Marriage

Culture of Gratitude

King and I had another opportunity to teach engaged couples in our church yesterday, at our wedding prep seminar called Before I Do. And one of the principles that we teach, though it is not in their manuals, is the concept of low expectation, high appreciation. In simpler terms, low demand, high appreciation. Demand less, hope more, and appreciate more.

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I think it is pretty easy to be thankful for the pleasant surprises, for the unexpected. Things that you hope for and do not demand for, but surprisingly receive. Things that you think you would not get or experience, but then do.

But do we still express thanks for the normal, day-to-day, expected things? Things that are routine already? Things that you think you ought to receive, or things you feel you deserve?

Like maybe when your husband pays the bills on time (and you don’t even notice or get stressed out because they’re always paid for monthly). Or like when your wife keeps the peace at home among the children (and you don’t realize that you get saved from the stress of having to mediate because the issue has already been handled). Or when your husband holds the door for you. Or when your wife brings you water and food. Or when your husband drives for you. Or when your wife drives for you. Or when your husband plans dates with you. Or when your wife organizes your schedule as a family. Or when your husband does the plumbing. Or when your wife does the laundry.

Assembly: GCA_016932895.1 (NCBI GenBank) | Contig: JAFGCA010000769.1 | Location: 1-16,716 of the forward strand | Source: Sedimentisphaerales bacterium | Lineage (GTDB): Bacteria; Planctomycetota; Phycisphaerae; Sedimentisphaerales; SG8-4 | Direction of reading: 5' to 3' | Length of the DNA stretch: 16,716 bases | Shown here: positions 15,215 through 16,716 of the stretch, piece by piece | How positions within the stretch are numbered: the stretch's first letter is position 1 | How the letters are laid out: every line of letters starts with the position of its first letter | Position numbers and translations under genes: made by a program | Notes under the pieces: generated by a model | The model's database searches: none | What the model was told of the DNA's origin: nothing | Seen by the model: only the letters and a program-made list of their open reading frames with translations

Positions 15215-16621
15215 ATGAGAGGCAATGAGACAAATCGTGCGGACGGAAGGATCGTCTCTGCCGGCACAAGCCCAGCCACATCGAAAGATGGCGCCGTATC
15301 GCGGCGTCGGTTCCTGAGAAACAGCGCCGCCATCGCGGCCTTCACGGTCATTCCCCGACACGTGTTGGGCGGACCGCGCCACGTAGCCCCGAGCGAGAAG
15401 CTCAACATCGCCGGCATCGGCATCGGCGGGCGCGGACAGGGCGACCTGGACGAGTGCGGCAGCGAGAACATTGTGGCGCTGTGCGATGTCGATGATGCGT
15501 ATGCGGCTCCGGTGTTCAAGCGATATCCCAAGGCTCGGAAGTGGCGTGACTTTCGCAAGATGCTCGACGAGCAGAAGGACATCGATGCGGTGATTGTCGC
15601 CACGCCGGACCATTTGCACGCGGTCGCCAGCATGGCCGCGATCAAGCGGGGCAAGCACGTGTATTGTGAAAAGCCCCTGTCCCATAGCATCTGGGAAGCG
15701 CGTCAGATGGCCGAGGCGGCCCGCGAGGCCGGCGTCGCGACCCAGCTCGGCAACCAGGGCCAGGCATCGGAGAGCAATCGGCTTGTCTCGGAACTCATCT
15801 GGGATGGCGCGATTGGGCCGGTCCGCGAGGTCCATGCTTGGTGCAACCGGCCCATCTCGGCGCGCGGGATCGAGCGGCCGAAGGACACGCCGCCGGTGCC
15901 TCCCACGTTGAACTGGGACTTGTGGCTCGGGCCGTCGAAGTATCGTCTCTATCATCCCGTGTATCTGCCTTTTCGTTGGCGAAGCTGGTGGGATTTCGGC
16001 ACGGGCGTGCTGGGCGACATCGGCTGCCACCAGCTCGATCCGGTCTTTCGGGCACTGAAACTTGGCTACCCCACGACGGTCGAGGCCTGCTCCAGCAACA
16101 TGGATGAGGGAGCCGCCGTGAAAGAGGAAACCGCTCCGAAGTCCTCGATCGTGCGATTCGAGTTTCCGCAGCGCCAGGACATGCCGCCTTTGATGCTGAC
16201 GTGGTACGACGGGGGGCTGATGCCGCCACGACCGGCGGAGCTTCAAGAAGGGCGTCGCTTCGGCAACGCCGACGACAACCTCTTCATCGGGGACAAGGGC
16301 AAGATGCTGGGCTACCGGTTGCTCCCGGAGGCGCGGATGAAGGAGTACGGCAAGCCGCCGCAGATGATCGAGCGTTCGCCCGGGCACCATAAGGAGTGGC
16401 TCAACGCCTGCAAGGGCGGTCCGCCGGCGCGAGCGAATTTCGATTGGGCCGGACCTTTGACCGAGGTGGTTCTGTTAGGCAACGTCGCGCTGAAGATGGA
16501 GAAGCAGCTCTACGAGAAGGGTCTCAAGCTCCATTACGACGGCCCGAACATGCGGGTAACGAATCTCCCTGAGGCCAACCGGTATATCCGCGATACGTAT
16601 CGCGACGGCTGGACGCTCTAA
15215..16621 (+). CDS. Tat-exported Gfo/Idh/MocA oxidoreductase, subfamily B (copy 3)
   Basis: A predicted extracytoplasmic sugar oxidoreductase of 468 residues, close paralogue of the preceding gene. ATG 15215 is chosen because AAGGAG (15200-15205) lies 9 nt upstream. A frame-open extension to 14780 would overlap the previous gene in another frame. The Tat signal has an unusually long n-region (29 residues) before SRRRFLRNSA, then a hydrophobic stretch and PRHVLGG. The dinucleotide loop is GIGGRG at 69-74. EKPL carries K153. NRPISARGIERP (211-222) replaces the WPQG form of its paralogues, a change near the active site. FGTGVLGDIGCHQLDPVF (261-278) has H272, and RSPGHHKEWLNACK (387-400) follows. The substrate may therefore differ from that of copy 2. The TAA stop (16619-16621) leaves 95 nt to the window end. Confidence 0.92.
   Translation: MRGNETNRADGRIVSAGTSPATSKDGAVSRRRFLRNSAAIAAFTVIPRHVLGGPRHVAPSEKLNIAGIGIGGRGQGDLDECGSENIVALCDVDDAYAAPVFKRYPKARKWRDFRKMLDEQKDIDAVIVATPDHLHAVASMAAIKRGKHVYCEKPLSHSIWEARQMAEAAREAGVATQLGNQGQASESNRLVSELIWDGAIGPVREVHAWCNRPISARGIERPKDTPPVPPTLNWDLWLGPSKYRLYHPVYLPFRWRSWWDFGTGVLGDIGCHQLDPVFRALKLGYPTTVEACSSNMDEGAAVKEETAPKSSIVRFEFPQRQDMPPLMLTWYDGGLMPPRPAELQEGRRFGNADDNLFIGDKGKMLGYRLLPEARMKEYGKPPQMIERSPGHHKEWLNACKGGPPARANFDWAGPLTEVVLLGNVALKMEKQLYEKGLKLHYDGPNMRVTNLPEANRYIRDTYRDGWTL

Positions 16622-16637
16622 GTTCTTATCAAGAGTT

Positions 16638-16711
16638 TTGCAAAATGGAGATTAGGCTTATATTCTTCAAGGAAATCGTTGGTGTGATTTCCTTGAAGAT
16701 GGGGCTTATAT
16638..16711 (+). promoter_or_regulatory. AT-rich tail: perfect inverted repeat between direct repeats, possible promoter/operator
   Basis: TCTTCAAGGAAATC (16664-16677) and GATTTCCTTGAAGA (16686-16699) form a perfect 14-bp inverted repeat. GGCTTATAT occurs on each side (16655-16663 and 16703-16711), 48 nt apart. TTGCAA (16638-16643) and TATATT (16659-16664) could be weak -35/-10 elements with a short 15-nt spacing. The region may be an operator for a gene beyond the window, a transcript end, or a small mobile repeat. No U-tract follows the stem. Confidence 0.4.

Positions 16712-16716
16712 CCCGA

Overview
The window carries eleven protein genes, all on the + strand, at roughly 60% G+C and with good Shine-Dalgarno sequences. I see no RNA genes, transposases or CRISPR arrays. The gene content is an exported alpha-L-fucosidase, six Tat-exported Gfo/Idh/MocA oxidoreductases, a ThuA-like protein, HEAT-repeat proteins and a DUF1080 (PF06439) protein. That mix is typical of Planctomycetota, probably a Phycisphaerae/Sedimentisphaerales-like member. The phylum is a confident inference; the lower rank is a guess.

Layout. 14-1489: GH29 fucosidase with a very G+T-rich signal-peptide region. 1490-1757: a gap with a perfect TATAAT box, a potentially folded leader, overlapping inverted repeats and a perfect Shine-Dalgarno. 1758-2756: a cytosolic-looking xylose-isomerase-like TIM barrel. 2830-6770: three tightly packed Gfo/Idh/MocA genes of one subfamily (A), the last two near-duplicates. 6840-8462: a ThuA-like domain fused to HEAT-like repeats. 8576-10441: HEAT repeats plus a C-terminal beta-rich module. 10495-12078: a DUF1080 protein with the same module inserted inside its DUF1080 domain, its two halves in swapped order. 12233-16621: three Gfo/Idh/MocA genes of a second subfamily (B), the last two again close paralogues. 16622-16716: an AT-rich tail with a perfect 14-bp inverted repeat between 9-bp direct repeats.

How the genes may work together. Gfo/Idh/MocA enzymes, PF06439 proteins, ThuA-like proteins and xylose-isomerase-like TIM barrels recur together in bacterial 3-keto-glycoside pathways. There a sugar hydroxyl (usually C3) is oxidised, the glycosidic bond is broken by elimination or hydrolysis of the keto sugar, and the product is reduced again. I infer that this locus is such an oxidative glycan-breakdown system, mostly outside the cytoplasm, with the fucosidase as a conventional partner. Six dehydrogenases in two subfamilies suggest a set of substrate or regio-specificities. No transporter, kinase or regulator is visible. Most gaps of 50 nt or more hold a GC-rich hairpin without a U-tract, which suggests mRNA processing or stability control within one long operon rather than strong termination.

Thank your spouse! Especially for the seemingly little and seemingly ordinary. Everything you do for your spouse and for your family is not little. It is not ordinary. Everything your spouse does for you and for your family is not little. It is not ordinary. Each of your contributions in your marriage is valuable. Appreciate each other. Verbally. Not just by actions. Your words have power. Use them to build a culture of gratitude in your marriage. ❤

16 Rejoice always, 17 pray continually, 18 give thanks in all circumstances; for this is God’s will for you in Christ Jesus. 1 Thessalonians 5:16-18

My Kids, Parenting, THE BRAINY BUNCH

Raising Grateful Kids

In our home, we eat left-overs. One early afternoon, many months ago when we had no helper, I heard Danae complain about the food saying “AGAIN?!” I would remind her to be thankful that we have food to eat because many don’t. I tend to be real or maybe even over dramatic about these things, so I remind her about kids we see in the streets that have to beg or work, so they could have money to buy food. This happened a few times. She would eat the food but not before complaining. I really hate that kind of attitude and so I made a new rule. I sternly told her that if I hear her complain about the food, she is not going to eat any of it. She would have to wait for the next meal.

It worked! I do not hear her complaints or ungrateful comments anymore. She would ask me if it’s the same food again, but in a very different tone. If I do see a complaint coming, I’m quick to remind her and she changes her attitude.

My kids are pretty good eaters, even of vegetables thank God, and I don’t force them to eat anything that they normally don’t. I don’t serve them bad food. I don’t always serve them left-overs either. It’s not about that. It’s about the ATTITUDE. I want my kids to be grateful for what they have, whether it’s fried chicken from KFC or home-made vegetable soup, or steak and ribs from Racks or home-made vegetable spring rolls. I want them to always appreciate what they are given and be thankful most especially for the people who give it to them.